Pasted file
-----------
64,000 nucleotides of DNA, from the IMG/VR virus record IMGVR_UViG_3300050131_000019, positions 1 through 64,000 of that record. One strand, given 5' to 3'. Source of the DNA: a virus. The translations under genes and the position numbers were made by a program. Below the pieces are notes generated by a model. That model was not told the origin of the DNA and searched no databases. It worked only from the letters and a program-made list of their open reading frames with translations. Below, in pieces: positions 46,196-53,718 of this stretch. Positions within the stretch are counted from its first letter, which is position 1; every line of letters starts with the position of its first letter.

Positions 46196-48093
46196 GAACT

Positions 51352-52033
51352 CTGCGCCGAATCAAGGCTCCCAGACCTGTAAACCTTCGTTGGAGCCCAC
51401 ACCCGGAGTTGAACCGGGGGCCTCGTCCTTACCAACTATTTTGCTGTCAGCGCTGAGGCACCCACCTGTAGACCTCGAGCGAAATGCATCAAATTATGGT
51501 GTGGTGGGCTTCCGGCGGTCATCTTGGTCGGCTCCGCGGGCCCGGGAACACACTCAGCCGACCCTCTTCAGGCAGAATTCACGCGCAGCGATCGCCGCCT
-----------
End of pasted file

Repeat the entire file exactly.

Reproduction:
64,000 nucleotides of DNA, from the IMG/VR virus record IMGVR_UViG_3300050131_000019, positions 1 through 64,000 of that record. One strand, given 5' to 3'. Source of the DNA: a virus. The translations under genes and the position numbers were made by a program. Below the pieces are notes generated by a model. That model was not told the origin of the DNA and searched no databases. It worked only from the letters and a program-made list of their open reading frames with translations. Below, in pieces: positions 46,196-53,718 of this stretch. Positions within the stretch are counted from its first letter, which is position 1; every line of letters starts with the position of its first letter.

Positions 46196-48093
46196 GAACT

Positions 51352-52033
51352 CTGCGCCGAATCAAGGCTCCCAGACCTGTAAACCTTCGTTGGAGCCCAC
51401 ACCCGGAGTTGAACCGGGGGCCTCGTCCTTACCAACTATTTTGCTGTCAGCGCTGAGGCACCCACCTGTAGACCTCGAGCGAAATGCATCAAATTATGGT
51501 GTGGTGGGCTTCCGGCGGTCATCTTGGTCGGCTCCGCGGGCCCGGGAACACACTCAGCCGACCCTCTTCAGGCAGAATTCACGCGCAGCGATCGCCGCCT